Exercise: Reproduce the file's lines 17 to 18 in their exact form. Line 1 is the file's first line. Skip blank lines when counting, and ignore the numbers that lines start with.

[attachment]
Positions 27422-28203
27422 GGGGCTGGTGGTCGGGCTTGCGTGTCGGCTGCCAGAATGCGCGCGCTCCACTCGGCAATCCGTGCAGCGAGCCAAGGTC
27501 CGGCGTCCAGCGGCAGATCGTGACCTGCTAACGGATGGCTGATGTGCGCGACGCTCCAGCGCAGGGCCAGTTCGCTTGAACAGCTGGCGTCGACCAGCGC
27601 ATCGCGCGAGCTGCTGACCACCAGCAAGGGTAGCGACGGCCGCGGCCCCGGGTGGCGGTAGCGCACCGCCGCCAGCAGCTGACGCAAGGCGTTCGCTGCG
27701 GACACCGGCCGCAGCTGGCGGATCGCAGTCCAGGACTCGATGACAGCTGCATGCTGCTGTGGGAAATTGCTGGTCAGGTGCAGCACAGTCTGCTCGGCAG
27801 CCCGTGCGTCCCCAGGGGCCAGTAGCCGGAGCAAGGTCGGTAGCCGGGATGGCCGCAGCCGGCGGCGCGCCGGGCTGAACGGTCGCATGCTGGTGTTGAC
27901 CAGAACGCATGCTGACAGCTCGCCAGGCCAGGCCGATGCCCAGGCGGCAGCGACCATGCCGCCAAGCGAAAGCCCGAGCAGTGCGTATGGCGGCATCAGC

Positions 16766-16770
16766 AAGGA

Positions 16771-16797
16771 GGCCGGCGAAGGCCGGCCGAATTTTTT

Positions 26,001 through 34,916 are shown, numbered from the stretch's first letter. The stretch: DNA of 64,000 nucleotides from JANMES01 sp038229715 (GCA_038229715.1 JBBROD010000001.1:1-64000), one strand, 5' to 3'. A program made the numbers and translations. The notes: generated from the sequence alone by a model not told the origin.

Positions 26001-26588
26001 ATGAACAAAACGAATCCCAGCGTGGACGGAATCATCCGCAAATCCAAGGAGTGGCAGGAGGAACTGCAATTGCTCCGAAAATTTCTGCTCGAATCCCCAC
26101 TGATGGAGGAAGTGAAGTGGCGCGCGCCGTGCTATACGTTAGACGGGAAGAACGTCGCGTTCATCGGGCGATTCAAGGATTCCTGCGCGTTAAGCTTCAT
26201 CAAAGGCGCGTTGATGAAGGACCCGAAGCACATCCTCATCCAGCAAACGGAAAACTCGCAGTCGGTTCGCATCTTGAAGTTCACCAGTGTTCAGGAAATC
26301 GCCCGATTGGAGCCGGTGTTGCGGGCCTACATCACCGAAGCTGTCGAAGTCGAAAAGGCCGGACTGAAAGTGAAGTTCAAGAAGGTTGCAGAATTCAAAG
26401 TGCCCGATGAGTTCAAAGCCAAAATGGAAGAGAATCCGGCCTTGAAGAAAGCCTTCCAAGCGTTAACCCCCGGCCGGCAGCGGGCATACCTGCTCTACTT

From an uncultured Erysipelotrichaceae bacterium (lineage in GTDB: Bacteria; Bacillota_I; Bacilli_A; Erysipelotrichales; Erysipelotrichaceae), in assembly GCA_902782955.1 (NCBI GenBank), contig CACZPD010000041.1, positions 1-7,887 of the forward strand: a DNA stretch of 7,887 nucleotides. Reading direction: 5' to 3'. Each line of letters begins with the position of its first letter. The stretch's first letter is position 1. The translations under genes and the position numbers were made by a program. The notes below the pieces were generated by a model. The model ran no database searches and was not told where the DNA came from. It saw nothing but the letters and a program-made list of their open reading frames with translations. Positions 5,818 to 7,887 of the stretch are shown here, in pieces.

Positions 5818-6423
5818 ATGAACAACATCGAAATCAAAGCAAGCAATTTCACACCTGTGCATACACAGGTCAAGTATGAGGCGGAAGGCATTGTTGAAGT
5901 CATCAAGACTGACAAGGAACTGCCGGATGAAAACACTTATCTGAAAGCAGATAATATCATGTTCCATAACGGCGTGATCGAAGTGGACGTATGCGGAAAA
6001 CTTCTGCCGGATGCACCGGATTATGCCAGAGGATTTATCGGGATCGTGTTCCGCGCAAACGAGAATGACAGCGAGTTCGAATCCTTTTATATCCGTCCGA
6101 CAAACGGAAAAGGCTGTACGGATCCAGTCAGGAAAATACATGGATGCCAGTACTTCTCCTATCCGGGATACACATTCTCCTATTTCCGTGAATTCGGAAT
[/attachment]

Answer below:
26301 GCCCGATTGGAGCCGGTGTTGCGGGCCTACATCACCGAAGCTGTCGAAGTCGAAAAGGCCGGACTGAAAGTGAAGTTCAAGAAGGTTGCAGAATTCAAAG
26401 TGCCCGATGAGTTCAAAGCCAAAATGGAAGAGAATCCGGCCTTGAAGAAAGCCTTCCAAGCGTTAACCCCCGGCCGGCAGCGGGCATACCTGCTCTACTT